Marco Trentini

Marco Trentini
Professor of sociology

University of Bologna, Italy

Economics versus economic sociology

In times of world crises we see the importance of understanding Economics. According to Marco Trentini from the University of Bologna, Italy, if we want to understand Economics it is of crucial importance to look at it in a different way. Marco’s area of study is in Economic Sociology. Economic sociology is a field inside sociology, which analyses the economic phenomena according to sociological perspectives.

Watch the video:
Listen to the Audiofile here:
Read the transcript of Marco Trentini's Video here

Marco: I am Marco Trentini, an Italian sociologist, and I work at the department of education, University of Bologna.

Nerina: What are you working on right now?

Marco: I just finished writing a book about economic sociology. It’s a book aimed at students of economic sociology, a sort of hand book. I hope to provide critical thinking, not just revision of theory. I met a student studying economic sociology and economics; there’s a big debate about how economics is taught in University. After the recent crisis there’s some disappointment about how economics is studied in the economics faculty or school. There is a certain movement mainly from students that it is assumed that there are necessary multi-perspectives to study economics and I think economic sociology could be one of these perspectives.

Nerina: What is the book about?

Marco: The book is an overview about economic sociology, and economic sociology is a field of sociology which analyses the economic phenomena according to the sociological perspective.

Nerina: What is the difference between economic sociology and economics?

Marco: The difference is the approach you use to study economics. In the beginning economics and sociology are not very distinctive; they’ve become distinctive during the last century. Since the end of 19th century economists used a particular language to describe economics in the economic phenomena and the language was math – they used a lot of modelling and so on. Economic sociology used a different approach, and not necessarily based on math and modelling. So economic sociologists can use quantitative data in a different way. What I mean is that when you use formal modelling, you have to simplify the reality but of course you cannot describe the exact reality. You have to choose some variables to include in the model and put out some other variable. Of course economists know that the model simplifies their reality and think that the model is able to grasp their reality.

Economic sociology uses a completely different perspective because some variables that in economic analysis are out are included in the analysis. It is rather common especially after new economic sociology in an approach introduced mainly in the USA starting from the 70s of the last century. It is quite common in economic sociology to use the concept of embeddedness. Does it mean that economic action happens in a social context? If you have to grasp and understand how economy works, you have to analyse also the social context. I don’t think that there’s just one perspective to look at society. I think a good point of sociology is to think of sociology as not a paradigm, it has plenty of perspectives. This gives a wider perspective, you have a different perspective to look at the phenomena, maybe you don’t have a strong theory but it’s not a weak point because sometimes strong theory constrains your perspective or your way to understand phenomena.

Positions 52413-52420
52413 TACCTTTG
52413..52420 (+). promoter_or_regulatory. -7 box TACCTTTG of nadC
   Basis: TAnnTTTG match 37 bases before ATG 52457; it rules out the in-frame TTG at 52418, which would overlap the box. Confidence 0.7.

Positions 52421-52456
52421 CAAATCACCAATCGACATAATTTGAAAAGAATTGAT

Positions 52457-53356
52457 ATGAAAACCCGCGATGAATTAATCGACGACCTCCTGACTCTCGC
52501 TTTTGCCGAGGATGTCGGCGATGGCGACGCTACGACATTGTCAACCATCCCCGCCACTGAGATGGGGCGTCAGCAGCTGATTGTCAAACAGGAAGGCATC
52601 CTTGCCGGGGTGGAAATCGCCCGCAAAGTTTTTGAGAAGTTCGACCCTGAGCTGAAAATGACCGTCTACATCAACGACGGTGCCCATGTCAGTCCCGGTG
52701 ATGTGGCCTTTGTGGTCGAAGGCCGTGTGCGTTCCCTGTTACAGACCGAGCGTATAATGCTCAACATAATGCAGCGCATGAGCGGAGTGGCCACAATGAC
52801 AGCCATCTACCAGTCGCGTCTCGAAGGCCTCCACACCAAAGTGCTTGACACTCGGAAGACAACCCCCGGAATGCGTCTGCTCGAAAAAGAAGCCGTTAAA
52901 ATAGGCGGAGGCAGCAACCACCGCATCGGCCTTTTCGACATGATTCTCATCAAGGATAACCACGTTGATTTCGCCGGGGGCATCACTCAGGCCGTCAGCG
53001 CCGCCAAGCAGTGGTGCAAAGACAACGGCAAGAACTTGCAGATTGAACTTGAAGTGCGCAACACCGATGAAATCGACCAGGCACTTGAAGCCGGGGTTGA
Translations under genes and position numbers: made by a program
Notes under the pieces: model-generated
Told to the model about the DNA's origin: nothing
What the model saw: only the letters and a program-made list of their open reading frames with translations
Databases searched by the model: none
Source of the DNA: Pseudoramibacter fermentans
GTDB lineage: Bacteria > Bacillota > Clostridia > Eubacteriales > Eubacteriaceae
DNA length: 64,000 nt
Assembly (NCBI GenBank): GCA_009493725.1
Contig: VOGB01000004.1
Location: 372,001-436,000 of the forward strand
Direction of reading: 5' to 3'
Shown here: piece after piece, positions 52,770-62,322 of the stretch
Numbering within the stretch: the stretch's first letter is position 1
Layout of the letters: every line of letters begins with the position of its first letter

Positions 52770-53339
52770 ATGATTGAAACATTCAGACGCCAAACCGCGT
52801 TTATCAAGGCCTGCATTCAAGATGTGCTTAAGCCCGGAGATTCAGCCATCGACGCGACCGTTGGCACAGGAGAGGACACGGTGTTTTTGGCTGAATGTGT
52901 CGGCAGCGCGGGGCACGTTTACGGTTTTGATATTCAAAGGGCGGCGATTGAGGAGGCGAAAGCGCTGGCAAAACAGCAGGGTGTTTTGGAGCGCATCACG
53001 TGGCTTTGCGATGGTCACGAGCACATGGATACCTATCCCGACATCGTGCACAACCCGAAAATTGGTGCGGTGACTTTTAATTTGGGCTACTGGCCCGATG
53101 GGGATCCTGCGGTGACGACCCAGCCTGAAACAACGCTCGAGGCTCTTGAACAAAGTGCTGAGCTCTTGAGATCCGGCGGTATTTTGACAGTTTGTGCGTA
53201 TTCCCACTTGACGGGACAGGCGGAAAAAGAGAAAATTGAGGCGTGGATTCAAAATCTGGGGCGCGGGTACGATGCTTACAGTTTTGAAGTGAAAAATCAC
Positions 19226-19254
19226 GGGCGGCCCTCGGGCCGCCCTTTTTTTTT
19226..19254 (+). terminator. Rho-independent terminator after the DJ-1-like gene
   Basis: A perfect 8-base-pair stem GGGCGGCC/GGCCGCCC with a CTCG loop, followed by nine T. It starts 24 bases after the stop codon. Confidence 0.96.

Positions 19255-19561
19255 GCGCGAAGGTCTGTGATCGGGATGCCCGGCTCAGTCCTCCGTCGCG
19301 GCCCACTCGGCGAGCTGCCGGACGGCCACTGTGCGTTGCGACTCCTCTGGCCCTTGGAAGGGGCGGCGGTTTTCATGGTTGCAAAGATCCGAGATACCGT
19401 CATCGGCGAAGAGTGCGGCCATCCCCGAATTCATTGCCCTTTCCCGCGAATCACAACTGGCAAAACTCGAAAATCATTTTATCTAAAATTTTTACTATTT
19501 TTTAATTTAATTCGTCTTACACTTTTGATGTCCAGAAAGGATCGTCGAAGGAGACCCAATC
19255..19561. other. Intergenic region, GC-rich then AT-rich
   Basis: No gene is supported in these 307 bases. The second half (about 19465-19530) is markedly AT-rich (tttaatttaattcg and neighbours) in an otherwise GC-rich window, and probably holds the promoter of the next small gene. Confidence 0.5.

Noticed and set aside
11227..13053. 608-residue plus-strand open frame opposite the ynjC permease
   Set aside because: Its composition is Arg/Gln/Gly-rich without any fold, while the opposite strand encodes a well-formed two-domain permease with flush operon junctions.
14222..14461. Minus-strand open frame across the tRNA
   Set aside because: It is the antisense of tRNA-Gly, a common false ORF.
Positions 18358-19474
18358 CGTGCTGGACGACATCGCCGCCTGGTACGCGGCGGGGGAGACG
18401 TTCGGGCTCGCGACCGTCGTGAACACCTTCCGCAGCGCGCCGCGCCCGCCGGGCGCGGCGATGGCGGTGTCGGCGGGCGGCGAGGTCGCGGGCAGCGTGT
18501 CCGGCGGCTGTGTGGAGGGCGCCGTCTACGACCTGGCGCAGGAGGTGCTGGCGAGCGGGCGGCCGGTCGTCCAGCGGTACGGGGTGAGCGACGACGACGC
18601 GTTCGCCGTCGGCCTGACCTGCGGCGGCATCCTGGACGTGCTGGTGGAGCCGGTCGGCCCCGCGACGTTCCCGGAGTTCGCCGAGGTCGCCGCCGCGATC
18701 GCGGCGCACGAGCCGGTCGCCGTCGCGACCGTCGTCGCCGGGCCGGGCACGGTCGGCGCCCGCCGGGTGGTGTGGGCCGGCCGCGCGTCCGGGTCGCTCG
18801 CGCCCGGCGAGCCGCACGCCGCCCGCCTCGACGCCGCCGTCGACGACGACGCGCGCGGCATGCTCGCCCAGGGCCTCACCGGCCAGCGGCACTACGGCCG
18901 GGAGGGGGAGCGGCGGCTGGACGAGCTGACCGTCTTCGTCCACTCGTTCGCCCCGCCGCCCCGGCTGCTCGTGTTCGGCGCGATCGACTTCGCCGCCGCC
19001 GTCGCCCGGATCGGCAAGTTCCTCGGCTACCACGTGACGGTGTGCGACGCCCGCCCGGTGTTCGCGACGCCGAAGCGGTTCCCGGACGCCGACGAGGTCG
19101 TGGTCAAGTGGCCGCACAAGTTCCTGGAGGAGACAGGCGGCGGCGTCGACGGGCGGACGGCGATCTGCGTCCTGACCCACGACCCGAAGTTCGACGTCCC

Nerina: How do these theoretical approaches we are speaking about influence our reality, or can they influence our reality? Why are they important to us?

Marco: Economics affects our reality because usually economics is used to develop political economies. We have seen in the last era the great debate on how to respond to an economic crisis: austerity or no austerity. This debate is based on theory, but some of these theories are not totally right. I mean if you look at austerity, the politics of austerity is not based on good understanding of economics.

Nerina: Do you think that we need the different perspectives in order to understand our society more?

Marco: If you want to understand economics I think it’s useful to have a different perspective. The recent events show that just one perspective does not help. If you look at for instance education, of course I am interested in education. It’s quite common to think of education as sort of a human capital investment. What does it mean? You pay in order to get a return, and the return of education is in income. I don’t think it’s a good perspective to look at education because I can say in my case for instance, my return is a total failure because I have studied, I have a degree, a PhD and so on, and my return is good, but not as good as it should be after all the time I have spent studying. Anyway I don’t feel my investment in education was a failure, but if you just look at the economic return it’s a sort of failure. I didn’t maximize.

Nerina: And why didn’t you maximize it?

Marco: I prefer to be a researcher, as it doesn’t matter how much my income is.

Nerina: Tell me, what do you like doing when you’re not working on research?

Marco: I do different things; sociology is not all my work. I read the news, I listen to jazz, and I watch sports – football.

Nerina: What makes music so special for you?

Marco: Music is important to me because it fills the silence, and I think it’s something that gives meaning to life to some extent. It gives you emotion, expresses sentiments, and so it’s really important.


University of Bologna, Italy

Traces&Dreams AB

c/o Impact Hub
Jakobsbergsgatan 22
111 44 Stockholm Sweden
Org. nr: 559336-2196

Join the community

Subscribe here to our newsletters and learn more about narratives, futures, and positive change.

Copyright © Traces&Dreams AB 2023

Privacy Policy